What is a Polypectomy?
What’s the purpose of a Polypectomy?
What’s the Procedure?
A polypectomy is usually carried out at the same time as a colonoscopy. During a colonoscopy, a colonoscope will be inserted into your rectum so your doctor can see all segments of your colon. A colonoscope is a long, thin, flexible tube with a camera and a light at the end of it.
A colonoscopy is offered routinely for people who are over 50 years old to check for any growths that could be indicative of cancer. If your doctor discovers polyps during your colonoscopy, they’ll usually perform a polypectomy at the same time.
There are several ways in which a polypectomy can be performed. Which way your doctor chooses will depend on what kind of polyps are in the colon.
Polyps can be small, large, sessile, or pedunculated. Sessile polyps are flat and don’t have a stalk. Pedunculated polyps grow on stalks like mushrooms. For small polyps (less than 5 millimetres in diameter), biopsy forceps can be used for removal. Larger polyps (up to 2 centimetres in diameter) can be removed using a snare.
In snare polypectomy, your doctor will loop a thin wire around the bottom of the polyp and use heat to cut the growth off. Any remaining tissue or stalk is then cauterized.
Some polyps, due to a large size, location, or configuration, are considered more technically challenging or are associated with an increased risk of complications. In these cases, endoscopic mucosal resection (EMR) or endoscopic submucosal dissection (ESD) techniques can be used.
In EMR, the polyp is lifted from the underlying tissue using a fluid injection before resection is performed. This fluid injection is often made of saline. The polyp is removed one piece at a time, called piecemeal resection. In ESD, fluid is injected deep in the lesion and the polyp is removed in one piece.
For some larger polyps that can’t be removed endoscopically, bowel surgery may be needed.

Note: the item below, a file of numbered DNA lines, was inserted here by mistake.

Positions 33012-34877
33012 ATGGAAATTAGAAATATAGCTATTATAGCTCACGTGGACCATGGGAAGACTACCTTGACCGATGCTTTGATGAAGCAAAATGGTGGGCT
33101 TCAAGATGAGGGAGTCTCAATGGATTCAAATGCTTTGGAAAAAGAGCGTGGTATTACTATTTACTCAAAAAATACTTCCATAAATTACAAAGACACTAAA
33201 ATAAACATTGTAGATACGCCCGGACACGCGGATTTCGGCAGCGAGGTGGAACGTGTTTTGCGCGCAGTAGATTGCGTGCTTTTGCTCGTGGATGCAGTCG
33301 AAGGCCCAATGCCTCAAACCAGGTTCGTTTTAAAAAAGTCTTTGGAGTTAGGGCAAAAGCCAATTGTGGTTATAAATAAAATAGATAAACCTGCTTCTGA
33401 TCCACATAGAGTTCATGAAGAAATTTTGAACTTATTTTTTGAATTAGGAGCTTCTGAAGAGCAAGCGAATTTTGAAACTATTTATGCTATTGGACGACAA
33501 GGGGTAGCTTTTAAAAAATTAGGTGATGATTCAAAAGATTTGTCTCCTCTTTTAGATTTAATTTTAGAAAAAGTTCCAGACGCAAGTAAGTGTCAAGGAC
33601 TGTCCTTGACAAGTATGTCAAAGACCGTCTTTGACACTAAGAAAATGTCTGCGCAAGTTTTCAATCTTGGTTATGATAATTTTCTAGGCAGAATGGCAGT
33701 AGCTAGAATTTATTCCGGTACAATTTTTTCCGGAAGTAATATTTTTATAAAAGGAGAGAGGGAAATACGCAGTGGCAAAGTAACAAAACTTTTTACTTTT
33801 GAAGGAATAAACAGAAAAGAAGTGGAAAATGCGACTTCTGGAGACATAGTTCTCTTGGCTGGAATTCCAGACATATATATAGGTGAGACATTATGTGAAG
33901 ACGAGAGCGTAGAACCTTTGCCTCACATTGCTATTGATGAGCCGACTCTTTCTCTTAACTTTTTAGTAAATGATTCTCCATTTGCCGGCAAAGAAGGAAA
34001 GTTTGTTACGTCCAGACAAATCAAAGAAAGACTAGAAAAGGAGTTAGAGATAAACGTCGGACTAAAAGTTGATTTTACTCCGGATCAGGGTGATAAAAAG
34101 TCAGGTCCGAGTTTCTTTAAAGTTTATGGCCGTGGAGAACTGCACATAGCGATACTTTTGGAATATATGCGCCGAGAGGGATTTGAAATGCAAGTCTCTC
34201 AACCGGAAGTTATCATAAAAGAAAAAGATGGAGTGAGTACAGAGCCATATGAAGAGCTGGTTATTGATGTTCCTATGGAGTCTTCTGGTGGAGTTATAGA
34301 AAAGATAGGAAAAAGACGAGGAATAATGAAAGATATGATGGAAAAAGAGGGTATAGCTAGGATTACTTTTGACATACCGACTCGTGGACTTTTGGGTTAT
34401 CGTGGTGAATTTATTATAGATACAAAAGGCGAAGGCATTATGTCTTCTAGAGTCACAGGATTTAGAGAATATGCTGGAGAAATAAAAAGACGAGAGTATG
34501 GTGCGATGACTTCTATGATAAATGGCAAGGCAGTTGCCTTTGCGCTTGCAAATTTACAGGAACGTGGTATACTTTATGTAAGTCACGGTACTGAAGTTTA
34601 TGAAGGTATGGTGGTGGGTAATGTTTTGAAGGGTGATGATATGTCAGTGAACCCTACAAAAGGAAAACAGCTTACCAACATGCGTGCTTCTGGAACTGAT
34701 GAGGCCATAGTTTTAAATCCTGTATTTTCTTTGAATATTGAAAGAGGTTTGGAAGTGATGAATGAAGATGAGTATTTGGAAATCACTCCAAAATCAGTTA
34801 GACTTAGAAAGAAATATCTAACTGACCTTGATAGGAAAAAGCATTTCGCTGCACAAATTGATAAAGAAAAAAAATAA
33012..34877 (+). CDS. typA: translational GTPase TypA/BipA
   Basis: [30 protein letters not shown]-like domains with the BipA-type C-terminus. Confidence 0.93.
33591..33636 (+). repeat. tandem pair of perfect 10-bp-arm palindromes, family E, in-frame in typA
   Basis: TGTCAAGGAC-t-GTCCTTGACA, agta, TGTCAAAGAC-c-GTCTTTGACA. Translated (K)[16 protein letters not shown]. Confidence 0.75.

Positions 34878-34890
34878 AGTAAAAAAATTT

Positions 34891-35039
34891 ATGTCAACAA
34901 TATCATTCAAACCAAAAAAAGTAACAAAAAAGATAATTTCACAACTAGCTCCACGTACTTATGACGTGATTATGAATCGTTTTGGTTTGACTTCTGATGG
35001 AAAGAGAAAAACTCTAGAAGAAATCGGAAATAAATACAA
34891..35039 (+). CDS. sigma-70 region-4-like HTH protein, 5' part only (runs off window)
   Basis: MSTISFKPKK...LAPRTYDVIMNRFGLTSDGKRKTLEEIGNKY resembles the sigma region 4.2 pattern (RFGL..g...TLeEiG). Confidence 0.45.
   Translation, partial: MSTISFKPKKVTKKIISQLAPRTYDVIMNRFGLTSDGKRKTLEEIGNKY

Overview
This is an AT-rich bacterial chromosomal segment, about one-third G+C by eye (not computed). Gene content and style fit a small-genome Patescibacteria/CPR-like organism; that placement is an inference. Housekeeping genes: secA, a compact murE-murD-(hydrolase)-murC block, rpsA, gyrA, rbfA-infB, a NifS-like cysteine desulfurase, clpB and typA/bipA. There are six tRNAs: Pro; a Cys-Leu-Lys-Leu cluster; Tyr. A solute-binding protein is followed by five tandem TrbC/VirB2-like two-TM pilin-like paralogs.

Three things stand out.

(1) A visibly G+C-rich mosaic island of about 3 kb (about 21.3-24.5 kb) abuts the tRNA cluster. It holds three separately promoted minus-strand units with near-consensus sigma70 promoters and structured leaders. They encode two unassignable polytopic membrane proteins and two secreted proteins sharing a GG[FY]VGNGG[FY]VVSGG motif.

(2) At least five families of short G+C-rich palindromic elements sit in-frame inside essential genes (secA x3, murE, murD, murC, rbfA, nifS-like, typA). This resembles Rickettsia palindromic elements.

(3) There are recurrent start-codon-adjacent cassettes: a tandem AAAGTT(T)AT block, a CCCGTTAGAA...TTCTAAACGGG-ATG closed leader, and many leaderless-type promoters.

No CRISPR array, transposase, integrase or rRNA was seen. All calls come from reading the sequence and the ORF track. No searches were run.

Once a polyp has been removed, it’ll be sent to a pathology lab to test if the polyp is cancerous. The results usually take one week to come back, but sometimes can take longer.
How to Prepare for a Polypectomy
In order to perform a colonoscopy, your doctors need your large intestine to be entirely clear and free from any visual obstruction. For this reason, you’ll be asked to thoroughly empty your bowels for one or two days prior to your procedure. This might involve using laxatives, having an enema, and eating a clear food diet.
Just before the polypectomy, you’ll be seen by an anaesthetist, who’ll administer anaesthetic for the procedure. They’ll ask you if you’ve had any bad reactions to anaesthetic before. Once you’re ready and in your hospital gown, you’ll be asked to lie on your side with your knees pulled up to your chest.
The procedure can be done relatively quickly. It usually only takes between 20 minutes to 1 hour, depending on any necessary interventions.
How long does it take to recover?
You shouldn’t drive for 24 hours following a polypectomy.
Recovery is generally quick. Minor side effects such as gassiness, bloating, and cramps usually resolve within 24 hours. With a more involved procedure, a full recovery can take up to two weeks.
Your doctor will give you some instructions on how to care for yourself. They may ask you to avoid certain drinks and foods that can irritate your digestive system for two to three days after the procedure. These can include:
• spicy foods
Your doctor will also schedule you for a follow-up colonoscopy. It’s important to check that the polypectomy was successful and that no further polyps have developed.